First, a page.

The shape of the next European Commission: what does it mean for environmental policy?
On 10th September, President-elect of the European Commission (EC), Luxembourg’s Jean-Claude Juncker, announced his new team of commissioners-designate, accompanied by a significant restructuring of the Commission. This reorganisation includes a number of changes to the way that European environmental policy is framed and delivered.
Juncker’s intention is to streamline the Commission around five priority areas responding to Europe’s biggest political challenges: “getting people back to work in decent jobs, triggering more investment, making sure banks lend to the real economy again, creating a connected digital market, a credible foreign policy and ensuring Europe stands on its own feet when it comes to energy security”. Six vice-Presidents have been appointed to lead “project teams” for each of these themes.
What does this mean for environmental policy? For the first time in twenty-five years, there will not be a European Commissioner for whom the environment is their sole responsibility. Rather, the new Commissioner-designate, Karmenu Vella of Malta, will assume responsibility for the twin portfolios of Environment and Maritime Affairs and Fisheries. The EC explains this decision as reflecting “the twin logic of “Blue” and “Green” growth” and the integrated role that environment and maritime policies can play in “creating jobs, preserving resources, stimulating growth and encouraging investment.”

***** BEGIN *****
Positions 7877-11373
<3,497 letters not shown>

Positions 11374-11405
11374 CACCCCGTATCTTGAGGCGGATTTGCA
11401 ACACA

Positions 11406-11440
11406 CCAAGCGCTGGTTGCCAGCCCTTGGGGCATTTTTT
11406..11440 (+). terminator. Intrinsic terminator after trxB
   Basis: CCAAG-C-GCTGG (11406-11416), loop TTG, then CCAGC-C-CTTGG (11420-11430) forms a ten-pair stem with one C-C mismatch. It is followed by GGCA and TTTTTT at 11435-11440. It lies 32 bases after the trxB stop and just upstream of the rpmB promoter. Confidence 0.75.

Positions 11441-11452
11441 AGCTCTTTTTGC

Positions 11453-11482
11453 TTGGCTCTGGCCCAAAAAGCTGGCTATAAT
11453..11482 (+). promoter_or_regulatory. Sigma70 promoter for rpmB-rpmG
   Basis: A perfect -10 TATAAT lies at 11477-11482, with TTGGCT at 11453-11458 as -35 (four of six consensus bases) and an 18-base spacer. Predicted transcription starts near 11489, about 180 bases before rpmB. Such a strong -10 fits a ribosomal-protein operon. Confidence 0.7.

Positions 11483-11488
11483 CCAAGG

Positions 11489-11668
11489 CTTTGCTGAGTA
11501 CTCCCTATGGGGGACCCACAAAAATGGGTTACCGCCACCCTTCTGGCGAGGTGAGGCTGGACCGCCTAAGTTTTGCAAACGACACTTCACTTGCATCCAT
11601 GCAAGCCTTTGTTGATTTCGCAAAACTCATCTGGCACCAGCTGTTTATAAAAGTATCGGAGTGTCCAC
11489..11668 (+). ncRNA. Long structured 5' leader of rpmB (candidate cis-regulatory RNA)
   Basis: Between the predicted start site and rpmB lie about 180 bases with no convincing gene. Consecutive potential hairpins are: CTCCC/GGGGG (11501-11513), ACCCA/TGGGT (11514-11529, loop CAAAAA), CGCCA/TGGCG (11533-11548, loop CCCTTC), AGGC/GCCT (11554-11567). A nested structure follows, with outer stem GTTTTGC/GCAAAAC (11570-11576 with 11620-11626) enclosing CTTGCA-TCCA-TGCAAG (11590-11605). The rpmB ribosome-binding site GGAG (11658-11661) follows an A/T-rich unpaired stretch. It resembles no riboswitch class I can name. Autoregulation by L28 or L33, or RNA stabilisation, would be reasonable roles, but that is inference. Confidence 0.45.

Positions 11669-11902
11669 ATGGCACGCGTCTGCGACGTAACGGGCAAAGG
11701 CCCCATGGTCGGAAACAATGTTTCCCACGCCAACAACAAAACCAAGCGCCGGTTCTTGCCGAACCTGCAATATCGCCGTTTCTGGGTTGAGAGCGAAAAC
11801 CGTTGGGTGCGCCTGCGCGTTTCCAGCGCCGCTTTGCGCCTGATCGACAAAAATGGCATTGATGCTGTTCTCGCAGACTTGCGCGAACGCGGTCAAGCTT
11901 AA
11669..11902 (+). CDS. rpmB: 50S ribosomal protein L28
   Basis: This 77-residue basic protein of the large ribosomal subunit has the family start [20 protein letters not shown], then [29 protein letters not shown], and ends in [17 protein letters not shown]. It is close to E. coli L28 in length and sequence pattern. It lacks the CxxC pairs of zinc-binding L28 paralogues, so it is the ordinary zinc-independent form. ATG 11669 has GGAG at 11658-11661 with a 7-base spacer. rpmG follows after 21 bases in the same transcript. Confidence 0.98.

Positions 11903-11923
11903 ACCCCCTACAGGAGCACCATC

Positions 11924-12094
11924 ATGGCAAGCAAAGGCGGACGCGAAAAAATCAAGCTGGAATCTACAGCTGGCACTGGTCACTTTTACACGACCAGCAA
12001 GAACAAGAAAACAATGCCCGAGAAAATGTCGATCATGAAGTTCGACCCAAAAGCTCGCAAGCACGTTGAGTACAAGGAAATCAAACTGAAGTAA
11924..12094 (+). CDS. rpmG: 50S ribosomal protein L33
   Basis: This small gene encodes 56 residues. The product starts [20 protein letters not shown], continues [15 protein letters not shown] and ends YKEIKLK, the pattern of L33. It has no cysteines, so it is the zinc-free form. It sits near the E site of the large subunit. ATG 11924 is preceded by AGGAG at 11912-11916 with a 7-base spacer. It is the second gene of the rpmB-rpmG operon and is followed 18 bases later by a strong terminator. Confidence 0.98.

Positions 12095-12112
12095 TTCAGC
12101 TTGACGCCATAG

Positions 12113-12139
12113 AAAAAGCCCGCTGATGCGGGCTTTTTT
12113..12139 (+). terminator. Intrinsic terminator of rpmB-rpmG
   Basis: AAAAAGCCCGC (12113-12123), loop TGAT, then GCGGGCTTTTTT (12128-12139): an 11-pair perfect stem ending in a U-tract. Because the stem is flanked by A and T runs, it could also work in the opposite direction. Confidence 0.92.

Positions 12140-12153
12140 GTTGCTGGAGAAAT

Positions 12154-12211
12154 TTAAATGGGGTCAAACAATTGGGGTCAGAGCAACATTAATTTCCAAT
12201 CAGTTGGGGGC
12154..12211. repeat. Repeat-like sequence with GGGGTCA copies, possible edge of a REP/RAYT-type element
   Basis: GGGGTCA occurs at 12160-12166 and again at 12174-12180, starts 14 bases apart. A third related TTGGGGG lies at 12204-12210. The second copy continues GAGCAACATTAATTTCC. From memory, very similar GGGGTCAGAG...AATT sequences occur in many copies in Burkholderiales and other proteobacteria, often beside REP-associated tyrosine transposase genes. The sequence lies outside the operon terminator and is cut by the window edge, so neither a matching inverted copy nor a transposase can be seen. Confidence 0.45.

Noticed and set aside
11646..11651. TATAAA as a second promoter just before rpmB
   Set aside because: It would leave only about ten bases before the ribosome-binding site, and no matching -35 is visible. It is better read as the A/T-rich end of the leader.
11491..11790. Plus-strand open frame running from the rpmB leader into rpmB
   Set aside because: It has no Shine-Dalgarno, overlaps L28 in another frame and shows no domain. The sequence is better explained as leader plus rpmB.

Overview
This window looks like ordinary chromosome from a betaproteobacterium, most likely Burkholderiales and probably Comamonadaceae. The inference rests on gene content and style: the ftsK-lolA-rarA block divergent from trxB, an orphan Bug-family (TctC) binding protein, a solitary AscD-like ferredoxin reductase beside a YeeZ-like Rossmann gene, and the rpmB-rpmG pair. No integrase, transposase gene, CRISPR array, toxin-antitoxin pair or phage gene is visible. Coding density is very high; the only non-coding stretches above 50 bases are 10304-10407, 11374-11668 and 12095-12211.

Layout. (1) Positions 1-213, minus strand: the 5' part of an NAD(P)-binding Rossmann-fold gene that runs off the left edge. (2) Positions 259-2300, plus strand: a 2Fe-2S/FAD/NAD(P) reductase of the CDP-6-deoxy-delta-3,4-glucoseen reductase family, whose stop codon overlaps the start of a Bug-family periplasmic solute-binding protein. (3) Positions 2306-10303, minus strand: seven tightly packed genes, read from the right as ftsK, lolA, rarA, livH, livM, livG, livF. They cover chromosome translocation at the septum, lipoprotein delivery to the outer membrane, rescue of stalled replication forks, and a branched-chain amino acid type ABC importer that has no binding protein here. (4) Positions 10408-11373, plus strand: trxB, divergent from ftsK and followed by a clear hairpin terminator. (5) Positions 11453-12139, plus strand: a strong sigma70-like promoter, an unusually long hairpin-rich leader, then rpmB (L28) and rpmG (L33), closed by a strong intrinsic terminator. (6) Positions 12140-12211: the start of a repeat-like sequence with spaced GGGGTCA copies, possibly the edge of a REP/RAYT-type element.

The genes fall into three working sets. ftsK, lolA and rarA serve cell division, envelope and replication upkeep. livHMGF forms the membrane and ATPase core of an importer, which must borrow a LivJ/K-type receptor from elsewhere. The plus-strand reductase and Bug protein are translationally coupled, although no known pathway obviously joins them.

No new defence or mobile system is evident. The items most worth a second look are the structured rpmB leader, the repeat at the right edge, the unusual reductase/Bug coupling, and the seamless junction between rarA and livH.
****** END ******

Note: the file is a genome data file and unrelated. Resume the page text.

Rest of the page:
This emphasis on the economic dimensions of environmental policy is underlined in President Juncker’s “mission letter” to Commissioner Vella, which outlines that he will liaise most closely with the new Vice-President for Jobs, Growth, Investment and Competitiveness, and affirms the position that “protecting the environment and maintaining our competitiveness can go hand-in-hand, and environment policy also plays a key role in creating jobs and stimulating investment.” Other significant priorities include an in-depth review of the Birds and Habitats Directives with a view to reform, as well as the implementation of the recently agreed reform of the Common Fisheries Policy.
A number of environmental NGOs have responded critically to Juncker’s proposals, with Green 10, a pan-European alliance including Birdlife Europe and WWF, articulating a number of concerns. Primarily, they consider that the move to combine the Environment and Maritime Affairs and Fisheries portfolios represents a “downgrading” of the EU’s environmental commitments. Similarly, the European Environmental Bureau has expressed “deep concern” at an agenda they perceive to be focused too heavily on deregulation and economic growth. In the UK, both the RSPB and the Wildlife Trusts have highlighted the risks of unnecessary reform to the Birds and Habitats Directives.
Certainly, President Juncker’s promises of reform mean that we are likely to see significant changes in environmental policy during the term of the next European Commission. Gaining a better understanding of the links between the environment and the economy, as exemplified by the Natural Capital Initiative, will be crucial. Similarly, dialogue at a European level both between scientists and with policy makers, as highlighted by the British Ecological Society’s forthcoming joint annual meeting with the Société Française d’Ecologie, appears increasingly important.
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